By Rodrigo Olivares-Caminal, Professor of Banking and Finance Law at the Centre for Commercial Law Studies, Queen Mary University of London, and Paola Subacchi, Professor of International Economics, Global Policy Institute, Queen Mary University of London
The financial response to the COVID-19 crisis has driven debt building at an unprecedented speed, which has increased the risk of debt distress and the odds of a new debt crisis cycle. Emerging markets and developing economies are most at risk. When the COVID-19 crisis began in February 2020, it demanded extraordinary policy measures to protect lives and provide support to those who had lost their livelihoods. The public debt vulnerabilities for many countries, especially the poorest ones, were already significant at that time, but the subsequent collapse of many economic activities exacerbated the situation. As of 30 April 2021, 29 countries were at high risk of debt distress, and 7 low-income countries had already succumbed to it. Somalia, for example, is currently in debt distress and needs to secure relief to restore debt sustainability.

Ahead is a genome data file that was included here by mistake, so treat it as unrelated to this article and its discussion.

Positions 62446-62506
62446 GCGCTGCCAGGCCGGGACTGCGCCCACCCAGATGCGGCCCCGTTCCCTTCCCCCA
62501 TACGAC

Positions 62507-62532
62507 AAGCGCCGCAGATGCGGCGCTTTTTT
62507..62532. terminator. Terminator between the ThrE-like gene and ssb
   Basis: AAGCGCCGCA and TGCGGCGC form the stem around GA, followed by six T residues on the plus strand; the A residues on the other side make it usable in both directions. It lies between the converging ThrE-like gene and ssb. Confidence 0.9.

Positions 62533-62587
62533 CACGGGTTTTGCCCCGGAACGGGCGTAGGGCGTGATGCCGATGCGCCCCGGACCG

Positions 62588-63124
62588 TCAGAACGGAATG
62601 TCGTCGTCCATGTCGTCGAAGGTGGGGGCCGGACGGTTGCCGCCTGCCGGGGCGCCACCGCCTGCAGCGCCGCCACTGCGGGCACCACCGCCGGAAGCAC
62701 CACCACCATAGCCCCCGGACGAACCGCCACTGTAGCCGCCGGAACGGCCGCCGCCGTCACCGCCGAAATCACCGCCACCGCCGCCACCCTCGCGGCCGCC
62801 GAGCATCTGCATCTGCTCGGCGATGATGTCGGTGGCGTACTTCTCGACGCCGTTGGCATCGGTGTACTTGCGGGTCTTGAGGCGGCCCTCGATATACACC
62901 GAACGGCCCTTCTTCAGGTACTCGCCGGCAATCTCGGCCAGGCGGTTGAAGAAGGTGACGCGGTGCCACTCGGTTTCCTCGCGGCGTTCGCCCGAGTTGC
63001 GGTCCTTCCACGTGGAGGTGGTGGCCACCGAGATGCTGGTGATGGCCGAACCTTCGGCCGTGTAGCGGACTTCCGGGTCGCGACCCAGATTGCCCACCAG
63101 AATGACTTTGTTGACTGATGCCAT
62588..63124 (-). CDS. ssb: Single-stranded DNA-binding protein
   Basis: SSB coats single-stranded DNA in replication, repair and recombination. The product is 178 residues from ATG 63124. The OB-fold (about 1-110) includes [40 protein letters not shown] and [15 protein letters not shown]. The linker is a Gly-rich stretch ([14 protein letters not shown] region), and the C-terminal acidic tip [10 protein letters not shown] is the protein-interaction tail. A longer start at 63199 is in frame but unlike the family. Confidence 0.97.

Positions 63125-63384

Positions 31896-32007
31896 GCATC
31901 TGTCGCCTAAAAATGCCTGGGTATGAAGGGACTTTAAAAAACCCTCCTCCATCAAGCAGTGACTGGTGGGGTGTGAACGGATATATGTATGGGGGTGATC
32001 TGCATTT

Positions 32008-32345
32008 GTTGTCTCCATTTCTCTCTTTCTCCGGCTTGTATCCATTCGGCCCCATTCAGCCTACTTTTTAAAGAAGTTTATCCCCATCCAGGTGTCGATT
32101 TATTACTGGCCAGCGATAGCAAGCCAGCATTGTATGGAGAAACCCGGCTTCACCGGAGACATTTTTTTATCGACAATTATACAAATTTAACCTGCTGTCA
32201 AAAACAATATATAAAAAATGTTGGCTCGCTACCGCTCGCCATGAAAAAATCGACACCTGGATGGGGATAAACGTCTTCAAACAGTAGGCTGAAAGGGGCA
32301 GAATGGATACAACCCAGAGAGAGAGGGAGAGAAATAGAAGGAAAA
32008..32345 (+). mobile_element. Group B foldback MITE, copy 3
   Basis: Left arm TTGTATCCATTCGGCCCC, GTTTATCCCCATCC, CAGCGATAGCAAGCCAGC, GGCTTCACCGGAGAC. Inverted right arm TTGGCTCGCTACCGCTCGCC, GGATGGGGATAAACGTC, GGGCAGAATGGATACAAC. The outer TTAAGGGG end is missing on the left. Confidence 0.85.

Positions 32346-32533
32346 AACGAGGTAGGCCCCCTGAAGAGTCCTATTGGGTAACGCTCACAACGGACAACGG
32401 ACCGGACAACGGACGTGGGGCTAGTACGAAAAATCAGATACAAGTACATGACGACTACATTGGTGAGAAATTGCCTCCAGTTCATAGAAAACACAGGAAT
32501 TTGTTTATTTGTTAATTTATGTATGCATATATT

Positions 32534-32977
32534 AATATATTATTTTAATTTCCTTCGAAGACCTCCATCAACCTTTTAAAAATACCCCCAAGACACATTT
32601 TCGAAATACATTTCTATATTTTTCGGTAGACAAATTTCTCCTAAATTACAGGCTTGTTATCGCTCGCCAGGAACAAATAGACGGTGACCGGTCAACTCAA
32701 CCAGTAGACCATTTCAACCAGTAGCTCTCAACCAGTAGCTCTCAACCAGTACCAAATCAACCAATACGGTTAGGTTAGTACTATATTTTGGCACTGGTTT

Emerging markets and developing economies are most at risk because of their exposure to international capital flows and the fact that portions of their debt are issued in hard currencies, namely the US dollar. This leaves them vulnerable to changes in US monetary policy, and so to sudden outflows when risk aversion and international financial volatility are high. Some countries have learned lessons from previous debt crisis cycles – as is evident, for example, in the development of local-currency securities markets which mitigate the risk of foreign-currency borrowing – but such resilience is patchy and far from being systemic.Continue reading